Our low tide walk at the southern end of Rowes Bay, around the corner of Kissing Point, attracted our biggest attendance in recent years, with 36 people including several children. A clear sign that people love the opportunity to get up close and personal with our weird and wonderful marine life, especially when it’s right on our doorstep.
We were extremely fortunate to have retired JCU marine biologist John Collins as our guide once again. Even after 45 years of scrabbling around on our beaches John has never lost either his enthusiasm for this environment or his ability to communicate it. His account of our discoveries follows.
The visit to Rowes Bay rocky shore started with a quick talk on the Garabarra Lawn. We discussed how the edge of the sea is complicated by the tides that cause different regions of the shore to be inundated with sea water for different amounts of time. This makes the upper shore a difficult place for marine animals and plants to exist.
As we moved down the beach towards the sea the first animals we encountered were very small gastropod snails. They are so high on the shore that they are only occasionally wetted by seawater. Their algal food consists of fine threads of bluegreen algae living among the granite rock crystals. This same plant food appears further down the shore where it looks like patches of tar. Food does not seem to be a limiting factor in the lives of many species of snails on this shore. At about mid-tide level larger and more diverse herbivores were encountered. These included Nerita (at least three species), Planaxis (Cluster Wink), the large Monodonta and a variety of limpets.
Limpets are gastropods that no longer have spiral shells. What is interesting is that they come from a very diverse ancestry. We saw Siphonaria (which is related to the pulmonate land snails), Chizacmea, Patelloidea, Cellana and, much further down the beach, the Keyhole limpet Diodora. Although most of these herbivores are mobile they tend not to move any distance from where we found them. The limpets always return to exactly the same place after a feeding wander.
The barnacles (crustaceans) and the oysters are fixed onto the rocks, having arrived there as small planktonic larvae. They are both filter feeding animals, in the case of the oysters they suck water through their gills and sort out very fine food particles from the often quite silty coastal water. Barnacles filter larger food particles from the water by beating their legs that are covered in fine hairs.
On the lower shore, close to the edge of the sea at low tide, the number of plants and animal species increased dramatically. The algae included Padina, Neomerus, Enteromorpha, Udotea, Amphiroa and crustose red algae. On the sandy regions between the rocks the sea grass Halodule was quite abundant (this is a flowering plant – not an alga).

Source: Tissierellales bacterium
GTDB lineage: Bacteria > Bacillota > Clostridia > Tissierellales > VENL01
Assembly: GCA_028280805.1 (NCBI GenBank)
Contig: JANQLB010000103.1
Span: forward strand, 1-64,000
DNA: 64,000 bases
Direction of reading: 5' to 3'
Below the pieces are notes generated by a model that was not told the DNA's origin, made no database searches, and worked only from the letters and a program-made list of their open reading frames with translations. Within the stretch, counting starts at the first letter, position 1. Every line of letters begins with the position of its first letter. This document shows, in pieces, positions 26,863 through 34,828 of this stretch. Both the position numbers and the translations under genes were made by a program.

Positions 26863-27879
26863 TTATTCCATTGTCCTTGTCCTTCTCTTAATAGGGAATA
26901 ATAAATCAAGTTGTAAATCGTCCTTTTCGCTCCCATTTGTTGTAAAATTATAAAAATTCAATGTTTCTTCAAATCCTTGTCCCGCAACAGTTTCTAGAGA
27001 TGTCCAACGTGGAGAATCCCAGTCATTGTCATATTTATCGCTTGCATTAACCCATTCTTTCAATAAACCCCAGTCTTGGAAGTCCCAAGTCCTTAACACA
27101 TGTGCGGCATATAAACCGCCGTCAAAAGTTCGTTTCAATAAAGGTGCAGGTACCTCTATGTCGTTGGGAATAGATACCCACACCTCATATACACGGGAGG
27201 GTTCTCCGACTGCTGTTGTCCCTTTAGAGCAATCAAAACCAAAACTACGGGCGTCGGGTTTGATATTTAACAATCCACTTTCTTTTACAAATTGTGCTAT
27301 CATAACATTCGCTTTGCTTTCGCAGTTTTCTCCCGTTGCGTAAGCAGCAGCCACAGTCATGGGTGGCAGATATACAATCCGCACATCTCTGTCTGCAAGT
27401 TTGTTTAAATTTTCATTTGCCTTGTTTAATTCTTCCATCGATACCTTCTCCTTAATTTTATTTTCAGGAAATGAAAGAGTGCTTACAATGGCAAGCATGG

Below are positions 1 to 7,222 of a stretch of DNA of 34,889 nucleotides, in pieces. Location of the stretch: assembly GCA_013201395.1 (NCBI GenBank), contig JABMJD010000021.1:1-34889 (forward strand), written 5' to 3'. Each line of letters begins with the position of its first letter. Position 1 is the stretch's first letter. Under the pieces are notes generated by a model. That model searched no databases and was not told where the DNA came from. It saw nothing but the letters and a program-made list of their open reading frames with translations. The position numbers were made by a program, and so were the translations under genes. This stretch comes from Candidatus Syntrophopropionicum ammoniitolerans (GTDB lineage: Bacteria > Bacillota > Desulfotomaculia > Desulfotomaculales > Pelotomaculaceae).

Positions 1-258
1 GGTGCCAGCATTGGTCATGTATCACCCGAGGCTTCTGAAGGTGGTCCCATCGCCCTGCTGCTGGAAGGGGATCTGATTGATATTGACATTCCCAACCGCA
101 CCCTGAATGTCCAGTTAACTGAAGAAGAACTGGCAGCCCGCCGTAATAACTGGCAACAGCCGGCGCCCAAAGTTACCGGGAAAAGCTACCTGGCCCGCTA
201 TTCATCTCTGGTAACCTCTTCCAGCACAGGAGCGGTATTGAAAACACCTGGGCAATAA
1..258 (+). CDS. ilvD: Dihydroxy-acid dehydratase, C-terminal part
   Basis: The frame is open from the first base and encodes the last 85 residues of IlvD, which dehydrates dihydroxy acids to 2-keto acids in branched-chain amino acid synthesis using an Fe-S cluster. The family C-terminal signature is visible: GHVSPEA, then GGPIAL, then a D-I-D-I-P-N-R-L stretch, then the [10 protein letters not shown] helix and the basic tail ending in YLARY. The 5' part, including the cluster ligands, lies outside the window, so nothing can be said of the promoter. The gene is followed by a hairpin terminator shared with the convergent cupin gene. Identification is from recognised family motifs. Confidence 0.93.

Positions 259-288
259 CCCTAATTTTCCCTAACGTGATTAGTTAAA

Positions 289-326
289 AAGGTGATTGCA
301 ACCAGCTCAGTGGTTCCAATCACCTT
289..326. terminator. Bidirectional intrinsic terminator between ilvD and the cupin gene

In the pools under and around rocks of the lower shore the swimming crab Charybdis (see top photo) and the black holothurian Holothuria atra (see below) were located. Looking rather drab and exhausted a few crinoids were found.
Off-shore in the shallows, the parchment tubes of some polychaete worms could be seen waving as the small waves passed by. Some of these curious zigzag tubes were found washed up on the beach. If the tide had gone out a little further we would have seen that the inhabited tubes only had a few entrances near the tip of the tube. All the old entrances would have been sealed to prevent intruders.
On the way back we made a detour to a rock on which I had found some small (very small) snails that I had not seen for long time, and thought they might have become locally extinct. These snails (six) were the only ones found after about an hour’s search of the area. Their name belies their size, Peasiella roepstorffiana. Sounds like an aristocratic relative of a Russian czar!
Thanks so much, John, for this account and for sharing your time, knowledge and enthusiasm with us – we look forward to a sandy shore outing next year, at Pallarenda! For photographs, thanks go to Melissa, Julia and Margaret. Do take time to look at the full set of Julia’s photos here and Melissa’s here. When looking at Melissa’s use the table below to match the species (identified as far as possible by John) to the numbered photo:
|4. Bivalve shell- Anadara?||19. Duncanopsammia coral|
|6. Siphonaria atra||21. Old Pinna shell (razor clam)|
|7. Halodule uninervis (a sea grass)||22. Amphiroa, a calcareous red alga|
|9. Algae Cladophora, Caulerpa and Amphiroa||23. A crinoid echinoderm|
|10. Amphiroa and Caulerpa||24 Old/dying Udotea – a green alga|
|12.Caulerpa, sponge, Amphiroa||25. Nassarius dorsatus – snail|
|13 Charybdis sp – a swimming crab||27. Skeleton of bryozoan lace coral|
|14. Cladophora, orange sponge, Caulerpa||28. Oysters, mostly Saccostrea echinata|
|18. Tubes of polychaete worms in Eunicid family||30. Peasiella roepstorffiana – very small snail!|
Member Lynn Scott-Cumming also posted 2 photos on the ABC Open site which you can view here and here.